Aug. 25 (Bloomberg) -- TCW Group Inc. Chief Executive Officer Marc Stern testified that the firing of Jeffrey Gundlach, who was the asset management firm’s chief investment officer, had to be done in a way that made it a surprise.
Stern told state court jurors in Los Angeles today that his October 2009 trip to Paris to talk to TCW’s parent company, Societe Generale SA, about buying Metropolitan West Asset Management LLC was kept “confidential” from Gundlach. TCW bought MetWest to manage the fixed-income funds that had been run by Gundlach on Dec. 4, the day he was fired.
“The element of surprise was essential to the preservation of the company,” Stern said in response to questions from Brad Brian, a lawyer for DoubleLine Capital LP, the firm Gundlach started after he was fired by TCW. Stern said it would be “on the margin” advantageous to TCW to allow Gundlach little time to set up competing funds if he was going to be terminated.
TCW, based in Los Angeles, sued Gundlach, 51, in January 2010, after more than half of its fixed-income professionals joined his new firm. TCW seeks $375 million in damages, claiming Gundlach stole its trade secrets, including client portfolio data, to start DoubleLine.
Gundlach, who had worked at TCW for 25 years and who was named Morningstar’s Fixed Income Manager of the Year in 2006, countersued, saying TCW fired him to avoid having to pay management and performance fees for the distressed-asset funds his group managed and that went “through the roof.” Gundlach seeks about $500 million.
Stern testified today that he didn’t tell Gundlach at a Sept. 3, 2009, meeting, at which he assured Gundlach he wasn’t going to fire him, that others at TCW had been urging him to do so or that terminating Gundlach “for cause” had been discussed at a meeting the previous month.
In a Sept. 7, 2009, e-mail to Societe General shown to the jurors, Stern said it was likely that TCW will have to “part ways” with Gundlach.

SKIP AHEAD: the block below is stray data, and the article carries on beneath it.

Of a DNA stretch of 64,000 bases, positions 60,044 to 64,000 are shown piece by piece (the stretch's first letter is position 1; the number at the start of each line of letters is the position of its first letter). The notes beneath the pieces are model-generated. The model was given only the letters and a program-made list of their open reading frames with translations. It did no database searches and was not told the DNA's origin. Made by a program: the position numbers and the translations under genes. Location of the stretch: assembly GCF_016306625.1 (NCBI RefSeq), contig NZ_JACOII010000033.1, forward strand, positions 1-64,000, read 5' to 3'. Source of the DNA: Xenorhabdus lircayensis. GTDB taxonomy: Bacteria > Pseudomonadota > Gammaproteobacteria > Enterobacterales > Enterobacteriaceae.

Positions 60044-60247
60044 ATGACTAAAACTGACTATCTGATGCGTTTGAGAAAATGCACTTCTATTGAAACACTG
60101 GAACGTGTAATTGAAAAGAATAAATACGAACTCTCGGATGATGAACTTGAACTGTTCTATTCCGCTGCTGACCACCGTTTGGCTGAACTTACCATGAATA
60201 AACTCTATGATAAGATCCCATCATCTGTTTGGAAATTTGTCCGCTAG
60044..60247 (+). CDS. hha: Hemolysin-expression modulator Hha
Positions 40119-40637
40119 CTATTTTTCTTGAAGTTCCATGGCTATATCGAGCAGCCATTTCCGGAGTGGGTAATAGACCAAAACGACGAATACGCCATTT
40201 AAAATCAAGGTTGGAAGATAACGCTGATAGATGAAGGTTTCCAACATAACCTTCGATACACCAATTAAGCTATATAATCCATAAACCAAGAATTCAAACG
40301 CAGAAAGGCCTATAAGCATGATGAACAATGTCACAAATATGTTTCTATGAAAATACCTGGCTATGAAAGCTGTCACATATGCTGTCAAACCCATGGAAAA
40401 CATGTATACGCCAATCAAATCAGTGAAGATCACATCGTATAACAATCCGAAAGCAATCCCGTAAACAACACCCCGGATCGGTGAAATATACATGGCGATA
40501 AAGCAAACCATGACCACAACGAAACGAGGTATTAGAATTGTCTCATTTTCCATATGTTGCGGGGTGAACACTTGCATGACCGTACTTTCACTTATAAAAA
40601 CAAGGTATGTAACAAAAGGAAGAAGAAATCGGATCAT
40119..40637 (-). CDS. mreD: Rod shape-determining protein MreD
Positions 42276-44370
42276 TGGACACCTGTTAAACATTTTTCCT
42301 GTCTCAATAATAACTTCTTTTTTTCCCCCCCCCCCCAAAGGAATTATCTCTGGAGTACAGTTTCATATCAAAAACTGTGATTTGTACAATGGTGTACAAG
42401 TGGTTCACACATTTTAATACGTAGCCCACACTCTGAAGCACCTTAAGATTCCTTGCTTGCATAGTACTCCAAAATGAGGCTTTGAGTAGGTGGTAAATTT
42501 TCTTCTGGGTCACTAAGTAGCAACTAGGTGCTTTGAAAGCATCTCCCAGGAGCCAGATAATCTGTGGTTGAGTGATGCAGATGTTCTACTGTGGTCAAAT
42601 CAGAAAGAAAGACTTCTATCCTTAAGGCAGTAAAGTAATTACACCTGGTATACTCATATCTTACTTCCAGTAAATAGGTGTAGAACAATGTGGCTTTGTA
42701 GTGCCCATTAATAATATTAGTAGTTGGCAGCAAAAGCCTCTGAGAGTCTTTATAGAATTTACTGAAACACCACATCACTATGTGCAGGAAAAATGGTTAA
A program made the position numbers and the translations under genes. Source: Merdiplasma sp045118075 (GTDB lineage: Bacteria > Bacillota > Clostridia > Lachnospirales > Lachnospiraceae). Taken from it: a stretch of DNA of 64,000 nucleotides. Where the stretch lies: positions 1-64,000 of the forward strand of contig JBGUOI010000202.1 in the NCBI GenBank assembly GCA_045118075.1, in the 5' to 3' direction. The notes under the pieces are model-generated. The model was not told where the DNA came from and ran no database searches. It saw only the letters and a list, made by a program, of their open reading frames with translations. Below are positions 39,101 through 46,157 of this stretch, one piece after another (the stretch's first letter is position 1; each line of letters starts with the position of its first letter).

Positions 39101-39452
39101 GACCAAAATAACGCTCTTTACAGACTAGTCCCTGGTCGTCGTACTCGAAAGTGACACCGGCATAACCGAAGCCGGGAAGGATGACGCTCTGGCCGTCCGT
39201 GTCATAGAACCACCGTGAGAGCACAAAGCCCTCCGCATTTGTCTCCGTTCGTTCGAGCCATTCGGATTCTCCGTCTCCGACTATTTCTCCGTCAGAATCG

Yesterday, Stern told the jurors that in January 2010 he was forced to cut the fees for the distressed-asset funds that Gundlach had managed and to allow clients to withdraw their investments from the funds, which they normally wouldn’t be allowed to do, because of pressure generated by Gundlach’s comments to the investors after he was fired.
Today, Duke Heger, a TCW executive, testified about a comparison he did of projected fees under the original and revised terms for the distressed-asset funds. His analysis showed that TCW would have received $56 million in management fees for 2010 under the terms in place while Gundlach was still with the firm compared with $20 million after the fees were cut.
The projected performance fees for the funds in 2012 were $50 million under the revised terms, compared with $367 million under the original terms, according to Heger.
Under questioning by DoubleLine lawyer Mark Helm, Heger said the entities contractually entitled to the management and performance fees from the funds were TCW Asset Management Co. and TCW Special Mortgage Credits Fund II LLC, rather than TCW Group, the parent company.
TCW had tried to amend its complaint to add those entities. Judge Carl West denied the request on July 21, a week before opening arguments in the trial.
The case is Trust Co. of the West v. Gundlach, BC429385, California Superior Court, Los Angeles County.
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